(Following is a post by my 10-year-old daughter that we composed together. These are her thoughts and words, and I served as editor. It was inspired by a conversation we recently had in the car about a reality show and the impact of criticism. Ella is wise beyond her years and has excellent insight on how we parents can help our children meet their potential in a loving, positive manner).
A while back I was at a friend’s house, and we stayed up late watching the show “Dance Moms.” While I really liked their dance competitions, it made me sad that the girls didn’t seem to know they had talent.
I never heard anyone tell them, “Good job” or “I can see you practiced.” All they said was “Work harder,” “That’s awful,” and stuff like that. They never told them they had talent. I can’t speak for those girls, but if that was me on TV I would have felt lost because I thought dancing was my talent, but no one was appreciating it.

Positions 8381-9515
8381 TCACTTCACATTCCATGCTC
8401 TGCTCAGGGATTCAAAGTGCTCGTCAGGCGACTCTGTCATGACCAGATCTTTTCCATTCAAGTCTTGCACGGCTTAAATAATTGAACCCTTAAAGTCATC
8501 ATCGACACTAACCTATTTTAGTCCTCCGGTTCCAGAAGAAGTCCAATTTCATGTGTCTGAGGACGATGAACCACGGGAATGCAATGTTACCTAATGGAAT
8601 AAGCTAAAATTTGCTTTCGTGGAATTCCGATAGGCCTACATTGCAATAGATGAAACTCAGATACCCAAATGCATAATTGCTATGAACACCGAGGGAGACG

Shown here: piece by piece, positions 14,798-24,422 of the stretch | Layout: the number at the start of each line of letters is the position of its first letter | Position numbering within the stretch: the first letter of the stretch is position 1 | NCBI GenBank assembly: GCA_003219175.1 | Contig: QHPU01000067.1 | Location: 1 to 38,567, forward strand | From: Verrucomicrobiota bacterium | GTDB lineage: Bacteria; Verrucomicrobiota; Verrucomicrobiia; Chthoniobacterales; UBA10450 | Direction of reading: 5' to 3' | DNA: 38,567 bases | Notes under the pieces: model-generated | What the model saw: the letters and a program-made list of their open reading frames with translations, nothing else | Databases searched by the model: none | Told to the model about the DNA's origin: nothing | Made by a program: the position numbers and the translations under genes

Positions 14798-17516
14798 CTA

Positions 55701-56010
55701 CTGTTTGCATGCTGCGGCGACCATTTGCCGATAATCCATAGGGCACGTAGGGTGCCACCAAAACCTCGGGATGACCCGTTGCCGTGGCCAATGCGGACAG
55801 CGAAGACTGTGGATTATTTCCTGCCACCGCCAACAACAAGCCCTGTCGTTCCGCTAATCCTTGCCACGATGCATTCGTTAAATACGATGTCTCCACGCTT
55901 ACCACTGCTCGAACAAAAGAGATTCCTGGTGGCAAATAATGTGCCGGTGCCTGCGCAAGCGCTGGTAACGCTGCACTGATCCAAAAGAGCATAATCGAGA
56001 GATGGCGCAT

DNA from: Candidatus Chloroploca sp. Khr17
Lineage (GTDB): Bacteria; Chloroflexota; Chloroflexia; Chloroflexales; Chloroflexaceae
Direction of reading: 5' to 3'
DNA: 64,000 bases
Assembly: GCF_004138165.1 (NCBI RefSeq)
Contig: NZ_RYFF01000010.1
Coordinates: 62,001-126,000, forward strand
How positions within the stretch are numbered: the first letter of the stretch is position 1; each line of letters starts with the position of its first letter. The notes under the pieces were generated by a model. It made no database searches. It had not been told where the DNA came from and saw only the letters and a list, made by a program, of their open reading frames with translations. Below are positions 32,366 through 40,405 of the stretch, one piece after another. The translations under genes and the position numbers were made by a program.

What I think Abby and the moms should have told those girls is that they were still good and had talent, but they needed to keep working hard and practice. When the girls did work hard and practice, no one noticed. Nobody congratulated them or said, “I’m proud of you. Your hard work paid off.”
The thing about criticism is you remember it a while. Once you get that voice in your head, it’s hard to get it out. You start thinking the voice in your head is right. It makes you want to quit and puts you in an awful mood.